Now, we have broadband, which is available generally at flat rates. Telephone networks are digital, and the marginal cost of providing a call is negligible. However, telephone call pricing still depends on a cost (and regulatory) structure that was forged in the elder days. The telephone companies are happy with this, as it allows them to provide what is now a value added product at a price way above cost. However, we now have the same situation again: the cost of the equipment to provide the value added service is low, so customers and a large number of small, competitive companies add hardware on the ends of the networks to undercut the telcos. Once again, the big telcos may or may not remain the largest providers of telephone service in future, but the pricing scheme will not be the one of their choosing.

In any event, time to sell your RBOC shares.
Yes, the world does contain a housing market that is less sane than the one in Sydney.

So, if you want to make money in the Hong Kong property market, you can simply follow these easy steps:

1 Buy a flat that doesn't yet exist.
2 Wait until it does.
3 Sell it immediately.

What? There's a problem with this plan? Oh, yes - someplace to actually live. You can't rent, of course, because that would eat up your profits. Fortunately, Hong Kong is liberally blessed with flyovers, so I'll see you in one of those cozy nooks beneath them!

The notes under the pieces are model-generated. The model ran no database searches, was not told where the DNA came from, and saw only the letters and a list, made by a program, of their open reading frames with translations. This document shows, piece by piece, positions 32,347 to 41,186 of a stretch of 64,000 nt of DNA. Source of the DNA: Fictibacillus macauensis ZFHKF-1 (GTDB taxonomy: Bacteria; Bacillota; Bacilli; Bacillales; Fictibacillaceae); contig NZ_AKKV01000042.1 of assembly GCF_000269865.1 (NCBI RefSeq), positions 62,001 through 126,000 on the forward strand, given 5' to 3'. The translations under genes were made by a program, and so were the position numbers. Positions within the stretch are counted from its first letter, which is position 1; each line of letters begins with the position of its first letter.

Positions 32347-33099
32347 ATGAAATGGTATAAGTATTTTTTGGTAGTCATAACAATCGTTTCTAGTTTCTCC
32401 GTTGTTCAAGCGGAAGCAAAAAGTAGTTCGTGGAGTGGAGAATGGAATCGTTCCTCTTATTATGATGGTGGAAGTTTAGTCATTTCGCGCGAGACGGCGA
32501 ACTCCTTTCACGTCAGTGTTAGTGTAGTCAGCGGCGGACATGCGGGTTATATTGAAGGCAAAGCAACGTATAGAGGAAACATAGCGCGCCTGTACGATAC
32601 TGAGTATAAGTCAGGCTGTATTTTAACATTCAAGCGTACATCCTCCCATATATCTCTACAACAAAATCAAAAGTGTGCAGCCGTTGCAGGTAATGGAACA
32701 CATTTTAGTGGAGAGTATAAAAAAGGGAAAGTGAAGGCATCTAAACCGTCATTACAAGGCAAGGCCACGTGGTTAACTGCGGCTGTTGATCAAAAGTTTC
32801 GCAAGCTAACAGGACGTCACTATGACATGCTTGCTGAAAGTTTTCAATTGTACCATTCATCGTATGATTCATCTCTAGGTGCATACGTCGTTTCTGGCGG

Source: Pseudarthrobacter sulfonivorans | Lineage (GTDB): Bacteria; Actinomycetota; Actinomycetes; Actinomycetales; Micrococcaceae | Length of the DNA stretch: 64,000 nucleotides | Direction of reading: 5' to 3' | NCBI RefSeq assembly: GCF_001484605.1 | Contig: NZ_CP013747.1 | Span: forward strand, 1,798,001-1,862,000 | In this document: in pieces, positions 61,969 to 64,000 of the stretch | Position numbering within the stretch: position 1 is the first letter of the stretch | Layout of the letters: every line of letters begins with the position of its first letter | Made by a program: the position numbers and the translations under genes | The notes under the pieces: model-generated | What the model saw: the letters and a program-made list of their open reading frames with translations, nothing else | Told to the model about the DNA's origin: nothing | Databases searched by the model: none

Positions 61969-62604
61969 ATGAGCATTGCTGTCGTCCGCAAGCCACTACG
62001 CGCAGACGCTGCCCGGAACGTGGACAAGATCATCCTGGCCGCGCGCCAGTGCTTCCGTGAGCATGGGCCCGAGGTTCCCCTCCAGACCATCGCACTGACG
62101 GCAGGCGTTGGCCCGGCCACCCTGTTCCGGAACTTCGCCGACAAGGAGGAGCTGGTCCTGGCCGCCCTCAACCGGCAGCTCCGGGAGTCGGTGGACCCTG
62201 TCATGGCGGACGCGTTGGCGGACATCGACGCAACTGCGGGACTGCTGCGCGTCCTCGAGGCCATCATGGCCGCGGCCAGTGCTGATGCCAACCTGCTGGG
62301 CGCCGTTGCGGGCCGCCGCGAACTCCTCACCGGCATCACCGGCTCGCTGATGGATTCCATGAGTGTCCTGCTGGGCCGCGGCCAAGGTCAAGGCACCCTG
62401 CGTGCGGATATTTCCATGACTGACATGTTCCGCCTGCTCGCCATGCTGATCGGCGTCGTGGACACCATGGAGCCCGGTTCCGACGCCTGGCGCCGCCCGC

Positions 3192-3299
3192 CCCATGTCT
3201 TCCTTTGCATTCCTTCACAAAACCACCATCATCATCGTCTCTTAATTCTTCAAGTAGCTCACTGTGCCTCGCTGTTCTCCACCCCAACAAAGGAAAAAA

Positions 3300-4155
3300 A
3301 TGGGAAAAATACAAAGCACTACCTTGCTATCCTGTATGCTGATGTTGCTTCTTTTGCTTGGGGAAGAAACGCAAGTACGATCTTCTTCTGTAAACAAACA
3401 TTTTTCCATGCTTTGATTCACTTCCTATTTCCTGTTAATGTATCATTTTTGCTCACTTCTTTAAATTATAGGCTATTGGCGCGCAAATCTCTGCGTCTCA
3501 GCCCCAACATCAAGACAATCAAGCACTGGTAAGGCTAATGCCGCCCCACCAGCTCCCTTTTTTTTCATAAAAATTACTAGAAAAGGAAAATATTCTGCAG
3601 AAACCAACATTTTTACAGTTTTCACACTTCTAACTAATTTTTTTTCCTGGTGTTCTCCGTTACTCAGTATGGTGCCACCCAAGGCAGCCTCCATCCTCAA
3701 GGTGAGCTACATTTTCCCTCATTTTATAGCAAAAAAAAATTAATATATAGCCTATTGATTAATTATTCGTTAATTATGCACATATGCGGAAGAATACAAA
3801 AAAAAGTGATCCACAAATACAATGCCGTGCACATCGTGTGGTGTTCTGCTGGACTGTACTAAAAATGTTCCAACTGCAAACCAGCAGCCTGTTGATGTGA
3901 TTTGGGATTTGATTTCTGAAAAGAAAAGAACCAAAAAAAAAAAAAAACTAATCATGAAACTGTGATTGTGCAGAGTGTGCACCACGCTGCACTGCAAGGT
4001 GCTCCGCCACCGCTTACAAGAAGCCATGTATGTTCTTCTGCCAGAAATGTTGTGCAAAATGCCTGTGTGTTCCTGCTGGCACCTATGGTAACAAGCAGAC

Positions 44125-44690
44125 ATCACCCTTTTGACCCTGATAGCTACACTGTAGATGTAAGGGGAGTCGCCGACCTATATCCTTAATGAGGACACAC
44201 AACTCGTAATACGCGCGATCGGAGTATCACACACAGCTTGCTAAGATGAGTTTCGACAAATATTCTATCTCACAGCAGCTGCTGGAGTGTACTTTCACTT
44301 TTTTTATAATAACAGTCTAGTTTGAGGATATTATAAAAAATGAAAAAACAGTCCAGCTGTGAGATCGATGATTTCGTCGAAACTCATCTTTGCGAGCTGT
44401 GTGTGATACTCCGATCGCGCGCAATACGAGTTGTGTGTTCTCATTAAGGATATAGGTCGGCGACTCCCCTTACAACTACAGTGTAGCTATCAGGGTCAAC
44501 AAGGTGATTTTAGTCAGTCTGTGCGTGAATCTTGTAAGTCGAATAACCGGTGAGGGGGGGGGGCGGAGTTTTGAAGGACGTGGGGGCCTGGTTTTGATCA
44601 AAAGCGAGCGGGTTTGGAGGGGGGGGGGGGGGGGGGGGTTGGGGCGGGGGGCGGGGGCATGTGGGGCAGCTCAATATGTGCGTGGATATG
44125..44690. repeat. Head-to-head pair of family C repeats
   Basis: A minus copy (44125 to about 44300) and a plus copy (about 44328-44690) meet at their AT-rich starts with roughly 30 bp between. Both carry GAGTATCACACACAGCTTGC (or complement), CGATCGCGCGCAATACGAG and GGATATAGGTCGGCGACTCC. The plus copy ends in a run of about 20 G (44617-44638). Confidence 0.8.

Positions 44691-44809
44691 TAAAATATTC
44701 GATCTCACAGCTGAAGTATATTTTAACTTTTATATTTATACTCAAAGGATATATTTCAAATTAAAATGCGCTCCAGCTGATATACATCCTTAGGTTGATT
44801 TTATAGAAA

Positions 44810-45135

Thursday, January 09, 2003

I wonder how long it will be before Bjorn Lomborg decides he has had enough of this, and moves to America, where he will be involved in a robust but more openminded debate, and where, incidentally, he is likely to be paid a lot better.

If so, it will be an interesting circle completed from reading this 1997 Wired article , to concluding it was "simple, American right-wing propaganda", to setting out to debunk it and discovering he couldn't, to becoming a worthy successor to the late Dr Simon himself, to being excommunicated by the Euro-left, and I suspect to now discovering that has a great many friends and admirers in the largely American anti-idiotarian movement (which appears, at least to the Euro-lefties, to be part of that same American right Lomborg recoiled from in the first place).